Letters To The Editor: Letters & Announcements
We highly appreciate the interesting comments made to our article (1). This also gives us an opportunity to clarify some aspects of our study. We do not routinely use forced air warmers after termination of cardiopulmonary bypass and although the hypothermia could be a reason for reintubation, we believe that this was not the case because the temperature was monitored closely during the study. We can not quantify the probable contribution of opioid-based analgesia to the reintubation rate, but we believe the dose used (fentanyl 20–30 μg/h) was too small to be responsible. The utilization of other nonopioid drugs or techniques for analgesia and sedation could be a good alternative in decreasing the rate of reintubation (2); we have no experience using epidural analgesia in patients who will subsequently undergo full or partial systemic heparinization and in fact, a large number of our patients come to the operating room receiving heparin drip.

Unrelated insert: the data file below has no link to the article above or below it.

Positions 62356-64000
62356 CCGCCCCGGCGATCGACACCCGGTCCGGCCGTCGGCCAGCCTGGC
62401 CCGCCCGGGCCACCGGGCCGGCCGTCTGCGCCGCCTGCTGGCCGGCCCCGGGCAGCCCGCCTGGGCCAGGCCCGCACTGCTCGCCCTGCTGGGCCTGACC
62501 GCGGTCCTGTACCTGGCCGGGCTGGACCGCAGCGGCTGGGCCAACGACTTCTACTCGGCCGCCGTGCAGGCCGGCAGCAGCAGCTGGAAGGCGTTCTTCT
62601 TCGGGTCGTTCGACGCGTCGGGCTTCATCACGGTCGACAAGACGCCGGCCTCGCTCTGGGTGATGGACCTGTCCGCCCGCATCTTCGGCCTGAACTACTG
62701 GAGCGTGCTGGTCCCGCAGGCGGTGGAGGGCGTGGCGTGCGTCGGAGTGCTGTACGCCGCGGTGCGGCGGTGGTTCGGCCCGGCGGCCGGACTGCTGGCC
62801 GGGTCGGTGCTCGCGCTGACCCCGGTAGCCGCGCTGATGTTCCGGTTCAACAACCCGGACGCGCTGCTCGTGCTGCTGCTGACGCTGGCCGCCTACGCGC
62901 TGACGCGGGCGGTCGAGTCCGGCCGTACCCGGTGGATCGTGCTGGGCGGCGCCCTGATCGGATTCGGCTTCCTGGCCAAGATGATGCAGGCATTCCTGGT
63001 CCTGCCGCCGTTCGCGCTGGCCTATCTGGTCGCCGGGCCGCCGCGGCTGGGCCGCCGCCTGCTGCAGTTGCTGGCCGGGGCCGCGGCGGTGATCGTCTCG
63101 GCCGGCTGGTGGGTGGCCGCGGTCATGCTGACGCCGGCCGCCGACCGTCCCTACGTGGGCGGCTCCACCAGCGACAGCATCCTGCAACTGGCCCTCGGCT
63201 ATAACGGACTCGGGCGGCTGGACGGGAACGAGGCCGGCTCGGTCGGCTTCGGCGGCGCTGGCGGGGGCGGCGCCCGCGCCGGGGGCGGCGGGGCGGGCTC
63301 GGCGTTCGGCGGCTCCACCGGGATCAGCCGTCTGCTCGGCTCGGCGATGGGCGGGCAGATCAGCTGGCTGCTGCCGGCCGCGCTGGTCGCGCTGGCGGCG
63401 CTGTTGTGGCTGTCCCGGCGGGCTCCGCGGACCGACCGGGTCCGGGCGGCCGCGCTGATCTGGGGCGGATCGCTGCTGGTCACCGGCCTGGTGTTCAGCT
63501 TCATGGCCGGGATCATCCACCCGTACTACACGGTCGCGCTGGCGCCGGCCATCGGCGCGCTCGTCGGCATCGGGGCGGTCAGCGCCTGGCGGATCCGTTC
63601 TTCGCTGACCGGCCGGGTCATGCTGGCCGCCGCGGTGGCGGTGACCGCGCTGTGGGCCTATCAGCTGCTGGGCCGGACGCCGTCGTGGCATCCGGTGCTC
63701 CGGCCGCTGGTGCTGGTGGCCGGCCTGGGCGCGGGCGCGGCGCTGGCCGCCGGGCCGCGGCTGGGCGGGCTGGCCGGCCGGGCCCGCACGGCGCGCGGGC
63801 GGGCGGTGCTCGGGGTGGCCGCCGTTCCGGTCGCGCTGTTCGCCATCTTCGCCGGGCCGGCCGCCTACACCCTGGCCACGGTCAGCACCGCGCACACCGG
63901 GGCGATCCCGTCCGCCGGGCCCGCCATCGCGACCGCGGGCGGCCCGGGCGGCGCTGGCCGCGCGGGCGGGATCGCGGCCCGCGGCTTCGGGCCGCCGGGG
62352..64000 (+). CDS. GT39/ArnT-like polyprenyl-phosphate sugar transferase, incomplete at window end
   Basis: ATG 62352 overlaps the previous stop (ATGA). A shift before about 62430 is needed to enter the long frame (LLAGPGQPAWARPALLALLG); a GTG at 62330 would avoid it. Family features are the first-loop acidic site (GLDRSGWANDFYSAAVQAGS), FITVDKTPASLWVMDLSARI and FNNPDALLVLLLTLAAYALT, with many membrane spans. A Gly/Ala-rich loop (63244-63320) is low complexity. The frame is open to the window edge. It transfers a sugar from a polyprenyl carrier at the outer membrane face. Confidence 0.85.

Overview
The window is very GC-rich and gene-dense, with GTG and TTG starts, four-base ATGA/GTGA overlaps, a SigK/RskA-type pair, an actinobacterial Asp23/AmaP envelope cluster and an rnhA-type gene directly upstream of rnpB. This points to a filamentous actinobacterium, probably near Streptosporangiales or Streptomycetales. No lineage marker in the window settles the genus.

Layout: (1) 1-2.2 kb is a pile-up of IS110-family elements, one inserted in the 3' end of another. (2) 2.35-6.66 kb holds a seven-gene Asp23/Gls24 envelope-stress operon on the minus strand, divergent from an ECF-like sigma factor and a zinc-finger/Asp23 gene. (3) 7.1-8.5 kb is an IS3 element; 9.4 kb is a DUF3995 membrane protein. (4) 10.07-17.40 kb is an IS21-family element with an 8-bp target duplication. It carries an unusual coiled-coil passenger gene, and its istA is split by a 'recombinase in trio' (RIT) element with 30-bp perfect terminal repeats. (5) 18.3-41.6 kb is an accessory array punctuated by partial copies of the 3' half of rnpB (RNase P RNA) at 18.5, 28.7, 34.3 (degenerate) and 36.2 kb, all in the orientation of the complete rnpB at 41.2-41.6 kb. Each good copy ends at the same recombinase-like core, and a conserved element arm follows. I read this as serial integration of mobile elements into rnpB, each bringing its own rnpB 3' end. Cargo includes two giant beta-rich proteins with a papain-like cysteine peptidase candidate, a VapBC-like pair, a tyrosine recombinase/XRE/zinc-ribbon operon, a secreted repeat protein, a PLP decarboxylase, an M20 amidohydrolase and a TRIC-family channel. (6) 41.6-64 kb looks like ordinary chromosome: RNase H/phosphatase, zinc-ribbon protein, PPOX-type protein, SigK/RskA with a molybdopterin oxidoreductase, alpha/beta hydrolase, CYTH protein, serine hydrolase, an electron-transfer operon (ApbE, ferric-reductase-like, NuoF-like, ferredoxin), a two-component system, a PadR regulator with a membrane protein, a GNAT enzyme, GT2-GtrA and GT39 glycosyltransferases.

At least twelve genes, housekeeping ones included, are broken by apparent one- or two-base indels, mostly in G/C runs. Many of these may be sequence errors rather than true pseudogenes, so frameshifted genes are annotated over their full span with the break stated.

Although we cannot prove any benefit of immediate versus very early extubation, we were also unable to demonstrate any significant problems with the extubation in the operating room because there was not a statistically significant increase in adverse events. Our article implies that reintubation does not have a deleterious effect in the general status of the patient, and it is not associated with an unfavorable outcome should expert personnel perform such a procedure.
FelixRamon Montes, MD
1. Montes FR, Sanchez SI, Giraldo JC, et al. The lack of benefit of tracheal extubation in the operating room after coronary artery bypass surgery. Anesth Analg 2000; 91: 776–80.
2. Joachimsson PO, Nystrom SO, Tyden FL. Early extubation after coronary artery bypass surgery in sufficiently re-warmed patients: a prospective comparison of opioid anesthesia versus inhalational anesthesia and thoracic epidural anesthesia. J Cardiothorac Anesth 1989; 3: 444–54.